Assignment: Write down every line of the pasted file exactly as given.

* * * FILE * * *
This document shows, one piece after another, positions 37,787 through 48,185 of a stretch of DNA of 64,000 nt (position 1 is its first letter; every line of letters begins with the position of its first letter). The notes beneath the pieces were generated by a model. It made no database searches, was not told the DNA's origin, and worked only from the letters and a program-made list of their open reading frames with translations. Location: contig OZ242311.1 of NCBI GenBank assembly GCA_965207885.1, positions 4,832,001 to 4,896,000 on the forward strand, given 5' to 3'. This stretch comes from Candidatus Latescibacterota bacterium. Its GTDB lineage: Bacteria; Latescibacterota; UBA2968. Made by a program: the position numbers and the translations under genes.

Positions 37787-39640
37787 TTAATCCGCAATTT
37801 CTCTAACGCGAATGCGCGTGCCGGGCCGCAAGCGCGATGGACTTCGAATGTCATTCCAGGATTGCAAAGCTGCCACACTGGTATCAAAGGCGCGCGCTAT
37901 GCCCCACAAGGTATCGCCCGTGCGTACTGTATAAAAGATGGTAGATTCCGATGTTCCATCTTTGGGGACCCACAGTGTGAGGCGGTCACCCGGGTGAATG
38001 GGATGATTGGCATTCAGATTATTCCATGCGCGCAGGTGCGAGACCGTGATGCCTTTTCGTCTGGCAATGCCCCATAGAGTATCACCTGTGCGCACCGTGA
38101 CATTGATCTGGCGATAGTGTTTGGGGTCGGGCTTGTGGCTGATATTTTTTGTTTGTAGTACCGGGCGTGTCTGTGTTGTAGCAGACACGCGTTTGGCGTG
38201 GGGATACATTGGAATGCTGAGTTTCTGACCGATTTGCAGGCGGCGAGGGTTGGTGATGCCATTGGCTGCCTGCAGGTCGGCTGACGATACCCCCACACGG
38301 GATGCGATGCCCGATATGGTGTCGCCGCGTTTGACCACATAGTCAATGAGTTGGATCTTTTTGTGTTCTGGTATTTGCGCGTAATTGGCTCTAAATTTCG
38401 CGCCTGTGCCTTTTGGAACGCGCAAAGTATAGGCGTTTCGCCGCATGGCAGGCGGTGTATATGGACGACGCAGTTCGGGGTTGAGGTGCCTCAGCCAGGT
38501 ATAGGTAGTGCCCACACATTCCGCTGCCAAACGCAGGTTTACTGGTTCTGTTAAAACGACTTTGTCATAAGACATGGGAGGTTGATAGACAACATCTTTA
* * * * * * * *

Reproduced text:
This document shows, one piece after another, positions 37,787 through 48,185 of a stretch of DNA of 64,000 nt (position 1 is its first letter; every line of letters begins with the position of its first letter). The notes beneath the pieces were generated by a model. It made no database searches, was not told the DNA's origin, and worked only from the letters and a program-made list of their open reading frames with translations. Location: contig OZ242311.1 of NCBI GenBank assembly GCA_965207885.1, positions 4,832,001 to 4,896,000 on the forward strand, given 5' to 3'. This stretch comes from Candidatus Latescibacterota bacterium. Its GTDB lineage: Bacteria; Latescibacterota; UBA2968. Made by a program: the position numbers and the translations under genes.

Positions 37787-39640
37787 TTAATCCGCAATTT
37801 CTCTAACGCGAATGCGCGTGCCGGGCCGCAAGCGCGATGGACTTCGAATGTCATTCCAGGATTGCAAAGCTGCCACACTGGTATCAAAGGCGCGCGCTAT
37901 GCCCCACAAGGTATCGCCCGTGCGTACTGTATAAAAGATGGTAGATTCCGATGTTCCATCTTTGGGGACCCACAGTGTGAGGCGGTCACCCGGGTGAATG
38001 GGATGATTGGCATTCAGATTATTCCATGCGCGCAGGTGCGAGACCGTGATGCCTTTTCGTCTGGCAATGCCCCATAGAGTATCACCTGTGCGCACCGTGA
38101 CATTGATCTGGCGATAGTGTTTGGGGTCGGGCTTGTGGCTGATATTTTTTGTTTGTAGTACCGGGCGTGTCTGTGTTGTAGCAGACACGCGTTTGGCGTG
38201 GGGATACATTGGAATGCTGAGTTTCTGACCGATTTGCAGGCGGCGAGGGTTGGTGATGCCATTGGCTGCCTGCAGGTCGGCTGACGATACCCCCACACGG
38301 GATGCGATGCCCGATATGGTGTCGCCGCGTTTGACCACATAGTCAATGAGTTGGATCTTTTTGTGTTCTGGTATTTGCGCGTAATTGGCTCTAAATTTCG
38401 CGCCTGTGCCTTTTGGAACGCGCAAAGTATAGGCGTTTCGCCGCATGGCAGGCGGTGTATATGGACGACGCAGTTCGGGGTTGAGGTGCCTCAGCCAGGT
38501 ATAGGTAGTGCCCACACATTCCGCTGCCAAACGCAGGTTTACTGGTTCTGTTAAAACGACTTTGTCATAAGACATGGGAGGTTGATAGACAACATCTTTA